Well, the bears are out now and will be until late fall, so maybe a bear tip might be in order. As a guide and outfitter emeritus — and emeritus is Latin for “I’m too danged old to pack moose meat out on my back” I’ll talk a bit about ol’ ursus.
If you’re in dangerous bear country, some people tell you to wear a little bell that tinkles, and the bear hears this and says, “Oh, that must be a person, and I’ll bet it’s a nice person, too, so I’ll just amble off this way.”
Well, when I’m in thick cover that bears might inhabit, and I’m not looking for one, I make a lot more noise than that!
One time Jim Kershner and I were going through some willow thickets along a creek at the base of Mt. McKinley … which is a large frozen rock that is now called Denali, and the salmon were running. I was in the lead, and Jim was behind me, beating on a gold pan with a rock. I looked down and saw a four-pound salmon flopping in the trail in front of me. It had toothmarks about four inches apart. And, it was on top of a bear track that measured 10 inches across. I measured it later. Much later. A little guide translation here: A 10-inch-wide bear track means a nine-foot long bear. Well, Jim and I went up one side of that creek and two big sows and a yearling went up the other side. Then we sat there snorting at each other.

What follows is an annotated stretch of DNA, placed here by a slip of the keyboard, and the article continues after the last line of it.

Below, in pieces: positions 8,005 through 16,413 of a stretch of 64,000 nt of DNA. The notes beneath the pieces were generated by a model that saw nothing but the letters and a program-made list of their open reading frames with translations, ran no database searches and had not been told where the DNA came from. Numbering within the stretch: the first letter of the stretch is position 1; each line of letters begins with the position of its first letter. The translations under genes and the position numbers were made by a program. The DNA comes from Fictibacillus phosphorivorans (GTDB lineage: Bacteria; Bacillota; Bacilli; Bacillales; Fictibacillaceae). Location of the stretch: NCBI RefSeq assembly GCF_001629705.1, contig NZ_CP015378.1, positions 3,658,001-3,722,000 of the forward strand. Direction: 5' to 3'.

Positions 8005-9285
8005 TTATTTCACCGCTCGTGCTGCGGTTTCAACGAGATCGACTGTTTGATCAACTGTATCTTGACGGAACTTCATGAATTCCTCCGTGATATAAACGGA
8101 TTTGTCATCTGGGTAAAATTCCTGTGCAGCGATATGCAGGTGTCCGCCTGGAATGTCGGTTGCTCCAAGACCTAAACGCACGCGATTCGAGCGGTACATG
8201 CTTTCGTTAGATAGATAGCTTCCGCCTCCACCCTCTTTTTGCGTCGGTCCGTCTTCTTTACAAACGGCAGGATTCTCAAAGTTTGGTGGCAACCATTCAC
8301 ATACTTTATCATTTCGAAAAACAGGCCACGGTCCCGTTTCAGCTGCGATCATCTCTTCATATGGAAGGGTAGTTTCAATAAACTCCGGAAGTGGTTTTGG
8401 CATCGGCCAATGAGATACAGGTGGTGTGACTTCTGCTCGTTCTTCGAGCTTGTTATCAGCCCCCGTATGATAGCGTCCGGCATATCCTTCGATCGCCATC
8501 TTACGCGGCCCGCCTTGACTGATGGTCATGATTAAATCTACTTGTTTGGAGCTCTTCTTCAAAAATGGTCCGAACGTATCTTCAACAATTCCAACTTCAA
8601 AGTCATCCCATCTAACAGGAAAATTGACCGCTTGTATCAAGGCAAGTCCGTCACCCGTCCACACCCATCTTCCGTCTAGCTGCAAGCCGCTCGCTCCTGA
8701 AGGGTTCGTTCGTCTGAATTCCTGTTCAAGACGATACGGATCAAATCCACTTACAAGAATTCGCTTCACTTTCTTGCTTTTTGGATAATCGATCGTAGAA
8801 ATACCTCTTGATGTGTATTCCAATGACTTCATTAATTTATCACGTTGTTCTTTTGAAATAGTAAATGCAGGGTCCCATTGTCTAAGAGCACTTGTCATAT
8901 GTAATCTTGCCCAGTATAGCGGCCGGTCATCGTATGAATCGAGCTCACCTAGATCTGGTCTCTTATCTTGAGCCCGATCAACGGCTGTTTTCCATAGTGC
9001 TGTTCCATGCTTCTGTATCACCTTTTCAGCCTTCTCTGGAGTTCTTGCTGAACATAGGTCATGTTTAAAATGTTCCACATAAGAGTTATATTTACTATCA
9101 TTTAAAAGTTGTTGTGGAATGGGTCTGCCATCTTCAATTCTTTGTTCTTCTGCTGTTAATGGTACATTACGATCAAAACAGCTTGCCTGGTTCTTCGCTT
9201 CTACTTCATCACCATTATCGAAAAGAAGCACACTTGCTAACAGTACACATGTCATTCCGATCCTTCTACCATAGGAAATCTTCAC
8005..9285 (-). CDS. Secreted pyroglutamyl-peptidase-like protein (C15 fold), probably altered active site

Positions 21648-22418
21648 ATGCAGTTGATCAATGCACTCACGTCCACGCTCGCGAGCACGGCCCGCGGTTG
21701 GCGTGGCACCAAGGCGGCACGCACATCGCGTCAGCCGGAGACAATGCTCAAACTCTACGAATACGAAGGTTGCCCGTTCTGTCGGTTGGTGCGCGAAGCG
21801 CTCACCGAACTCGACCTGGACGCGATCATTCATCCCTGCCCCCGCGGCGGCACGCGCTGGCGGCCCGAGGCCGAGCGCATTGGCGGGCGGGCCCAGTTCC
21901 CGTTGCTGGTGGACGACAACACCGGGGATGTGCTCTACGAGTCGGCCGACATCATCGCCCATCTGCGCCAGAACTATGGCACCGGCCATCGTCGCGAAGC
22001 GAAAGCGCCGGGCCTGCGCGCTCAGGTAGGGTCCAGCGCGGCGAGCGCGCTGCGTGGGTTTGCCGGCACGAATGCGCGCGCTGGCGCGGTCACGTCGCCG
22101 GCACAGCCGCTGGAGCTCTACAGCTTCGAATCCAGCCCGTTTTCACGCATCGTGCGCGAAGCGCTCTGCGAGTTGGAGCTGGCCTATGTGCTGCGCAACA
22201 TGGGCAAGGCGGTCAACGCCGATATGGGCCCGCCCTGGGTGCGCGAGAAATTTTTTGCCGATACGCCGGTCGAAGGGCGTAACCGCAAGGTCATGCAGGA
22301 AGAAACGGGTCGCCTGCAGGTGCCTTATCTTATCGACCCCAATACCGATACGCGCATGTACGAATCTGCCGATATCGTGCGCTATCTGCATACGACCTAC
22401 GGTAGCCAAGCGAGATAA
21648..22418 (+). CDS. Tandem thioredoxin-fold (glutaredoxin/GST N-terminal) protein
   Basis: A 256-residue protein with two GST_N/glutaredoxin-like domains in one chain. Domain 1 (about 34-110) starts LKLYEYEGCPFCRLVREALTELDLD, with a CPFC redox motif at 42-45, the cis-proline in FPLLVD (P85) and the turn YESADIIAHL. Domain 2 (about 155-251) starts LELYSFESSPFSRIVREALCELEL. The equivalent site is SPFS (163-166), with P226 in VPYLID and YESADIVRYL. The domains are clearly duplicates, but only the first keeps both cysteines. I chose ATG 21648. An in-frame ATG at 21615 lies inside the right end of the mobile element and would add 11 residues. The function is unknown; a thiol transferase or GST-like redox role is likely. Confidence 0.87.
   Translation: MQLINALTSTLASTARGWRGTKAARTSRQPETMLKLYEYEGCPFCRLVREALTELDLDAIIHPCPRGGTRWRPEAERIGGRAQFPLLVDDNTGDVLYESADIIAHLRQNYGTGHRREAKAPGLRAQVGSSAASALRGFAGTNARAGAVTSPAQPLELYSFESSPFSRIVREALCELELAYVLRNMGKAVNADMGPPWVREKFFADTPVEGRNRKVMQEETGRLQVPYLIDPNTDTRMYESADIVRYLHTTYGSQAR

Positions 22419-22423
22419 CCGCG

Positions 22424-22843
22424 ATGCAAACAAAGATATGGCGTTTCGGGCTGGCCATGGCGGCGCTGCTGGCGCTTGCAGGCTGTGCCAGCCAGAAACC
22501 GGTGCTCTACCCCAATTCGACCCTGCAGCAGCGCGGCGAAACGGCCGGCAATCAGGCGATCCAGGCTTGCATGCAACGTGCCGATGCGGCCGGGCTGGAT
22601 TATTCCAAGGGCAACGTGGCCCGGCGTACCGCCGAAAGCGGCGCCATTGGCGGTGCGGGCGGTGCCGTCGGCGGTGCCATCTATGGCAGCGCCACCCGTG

So is that bell a good idea? Sure, if you don’t have anything as loud as the London Philharmonic with you.
But the bottom line is: if you’re out messing around in the same country with grizzlies, or with black bears during small cub season or a salmon run, you always ALWAYS carry a rifle. A .30-06 is a good minimum caliber.
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